ArtsATL > Theater > Review: Horizon’s “Grand Concourse” is deep and full of ambition, but in need of tweaks

Review: Horizon’s “Grand Concourse” is deep and full of ambition, but in need of tweaks

tktktk
tktktk
Alexandra Ficken (left) with Maria Rodriguez-Sager in Grand Concourse.

A play almost worth checking out just for its sheer audacity and ambition, Grand Concourse brings together an intriguing mixture of characters and themes. Alas, playwright Heidi Schreck isn’t able to take full advantage of her groundwork.

Now running through April 26 at Horizon Theatre, Grand Concourse takes place over a six-month period at a church soup kitchen in the Bronx. As the play opens, Shelley (Maria Rodriguez-Sager) — a modern nun, approaching middle age — is alone, talking to herself and praying, as part of a regular ritual. 

The manager of the kitchen, she is dealing with some personal matters and starting to question her faith. Her closest work contact seems to be Oscar (Evan Cleaver), the maintenance man for the kitchen, young and still in college. One of the others who weave in and out of the kitchen is Frog (Allan Edwards), a homeless veteran battling mental illness. He cracks jokes that had cobwebs on them decades ago. 

Their worlds all change when Emma (Alexandra Ficken), a rainbow-haired college dropout, volunteers to work in the kitchen, hoping to start over again and find direction. She proves to be a hard worker, and Shelley takes her in after some initial skepticism. 

Emma is suffering from leukemia, something she initially wants to keep from others. She is also attracted to Oscar, who has a girlfriend. 

Generally well reviewed in its New York debut last fall, the play is one that addresses heavy issues. Playwright Schreck — also a writer for Showtimes’s Nurse Jackie — has based the play on her own experiences working in a soup kitchen. In its defense, the play does not proceed predictably nor does Schreck sugarcoat matters. 

Mental illness is a theme here and the playwright doesn’t shy away. Yet all together, the play never quite clicks. A few character decisions and revelations feel abrupt and unreal. 

The play wavers between comedic and dramatic moments, sometimes effectively, other times not so much. Directed by Jeff Adler, it’s oddly sculpted. The off-Broadway version was a 90-minute show without an intermission. The Horizon take of the exact same play, for some reason, has been stretched to over two hours with an intermission. The extra running time shows. This version feels extraneous.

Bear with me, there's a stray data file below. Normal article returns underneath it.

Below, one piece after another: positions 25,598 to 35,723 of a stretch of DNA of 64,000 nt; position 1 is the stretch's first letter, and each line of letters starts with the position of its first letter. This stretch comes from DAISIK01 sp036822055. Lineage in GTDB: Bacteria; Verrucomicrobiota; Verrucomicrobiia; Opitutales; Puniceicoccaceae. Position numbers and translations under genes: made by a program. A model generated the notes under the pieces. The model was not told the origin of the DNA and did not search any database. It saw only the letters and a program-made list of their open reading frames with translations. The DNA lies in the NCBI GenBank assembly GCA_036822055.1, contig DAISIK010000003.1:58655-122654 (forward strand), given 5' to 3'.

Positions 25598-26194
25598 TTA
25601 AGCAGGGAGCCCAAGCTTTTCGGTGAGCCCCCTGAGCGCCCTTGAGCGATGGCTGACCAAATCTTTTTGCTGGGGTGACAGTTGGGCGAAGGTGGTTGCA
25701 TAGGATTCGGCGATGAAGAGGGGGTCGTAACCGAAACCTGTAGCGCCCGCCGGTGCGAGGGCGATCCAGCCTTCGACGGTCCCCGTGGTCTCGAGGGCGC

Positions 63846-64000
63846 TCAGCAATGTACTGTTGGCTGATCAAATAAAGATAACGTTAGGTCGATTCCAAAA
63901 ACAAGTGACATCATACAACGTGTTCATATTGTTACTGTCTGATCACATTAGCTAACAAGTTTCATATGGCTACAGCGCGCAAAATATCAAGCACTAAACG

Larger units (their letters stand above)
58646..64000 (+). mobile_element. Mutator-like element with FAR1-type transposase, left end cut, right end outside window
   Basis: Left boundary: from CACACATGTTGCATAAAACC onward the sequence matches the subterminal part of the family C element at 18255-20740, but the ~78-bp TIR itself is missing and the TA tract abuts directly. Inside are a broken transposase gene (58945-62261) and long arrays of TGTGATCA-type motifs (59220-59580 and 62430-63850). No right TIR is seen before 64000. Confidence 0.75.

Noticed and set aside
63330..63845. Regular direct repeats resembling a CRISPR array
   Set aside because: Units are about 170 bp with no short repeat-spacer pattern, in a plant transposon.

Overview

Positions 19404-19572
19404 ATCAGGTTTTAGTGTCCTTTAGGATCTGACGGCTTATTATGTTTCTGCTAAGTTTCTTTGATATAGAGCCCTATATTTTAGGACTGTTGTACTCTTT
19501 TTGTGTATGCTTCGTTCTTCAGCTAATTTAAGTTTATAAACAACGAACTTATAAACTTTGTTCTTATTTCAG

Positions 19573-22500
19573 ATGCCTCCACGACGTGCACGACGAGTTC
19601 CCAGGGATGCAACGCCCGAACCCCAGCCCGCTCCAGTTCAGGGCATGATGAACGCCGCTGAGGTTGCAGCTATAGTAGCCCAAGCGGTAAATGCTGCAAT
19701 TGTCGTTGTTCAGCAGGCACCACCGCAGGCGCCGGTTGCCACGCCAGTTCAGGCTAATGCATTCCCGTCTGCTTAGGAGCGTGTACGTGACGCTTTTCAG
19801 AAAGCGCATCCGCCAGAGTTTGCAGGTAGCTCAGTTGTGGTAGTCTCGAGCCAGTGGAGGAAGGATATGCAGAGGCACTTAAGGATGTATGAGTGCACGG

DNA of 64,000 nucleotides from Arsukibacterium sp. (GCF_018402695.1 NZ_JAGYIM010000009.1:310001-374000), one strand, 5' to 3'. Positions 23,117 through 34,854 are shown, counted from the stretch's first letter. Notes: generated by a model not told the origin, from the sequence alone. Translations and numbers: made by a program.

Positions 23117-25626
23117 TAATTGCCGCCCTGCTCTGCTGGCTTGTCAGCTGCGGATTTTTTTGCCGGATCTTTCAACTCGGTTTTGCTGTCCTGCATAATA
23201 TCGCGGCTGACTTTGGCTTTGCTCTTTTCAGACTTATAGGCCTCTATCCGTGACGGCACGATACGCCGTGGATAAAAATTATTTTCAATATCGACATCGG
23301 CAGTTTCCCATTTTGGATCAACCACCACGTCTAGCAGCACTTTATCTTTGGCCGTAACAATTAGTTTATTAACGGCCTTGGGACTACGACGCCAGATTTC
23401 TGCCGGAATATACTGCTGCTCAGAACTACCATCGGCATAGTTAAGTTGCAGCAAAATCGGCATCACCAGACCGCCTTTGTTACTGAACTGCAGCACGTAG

Scenic designers Isabel A. and Moriah Curley-Clay handle the set and, true to their form, the kitchen looks real and lived-in. Adler’s ensemble, too, work hard and some of the relationships that develop are touching. Individually, Cleaver comes off best. His Oscar is the least developed of the bunch but he brings real charisma to the role. The character of Frog never really feels completely authentic, but Edwards brings spirit and timing to it.

Some of the more interesting scenes find Shelley feeling comfortable around others and sharing her inner thoughts. At times, she seems a little miscast, but Rodriguez-Sager does brings a certain dignity to the role.  

It’s Ficken who has the toughest task. Seen as a high school student in 7 Stages’ recent fml: how Carson McCullers saved my life, she is an appealing actress who captures Emma’s confusion. She doesn’t know who she is or where she’s going — and the new gig gives her a confidence and path. At times the actress’ work is so raw and vulnerable it can be painful to watch. Yet even she can’t pull off her character’s sudden contradictions. 

Grand Concourse is deeper than most plays and for that it deserves credit. It’s a weighty piece, though, that packs way too much implausibility into Act II. I’d love to see Schreck make some tweaks into the latter stages of the play and make it into the stronger work it could be. 

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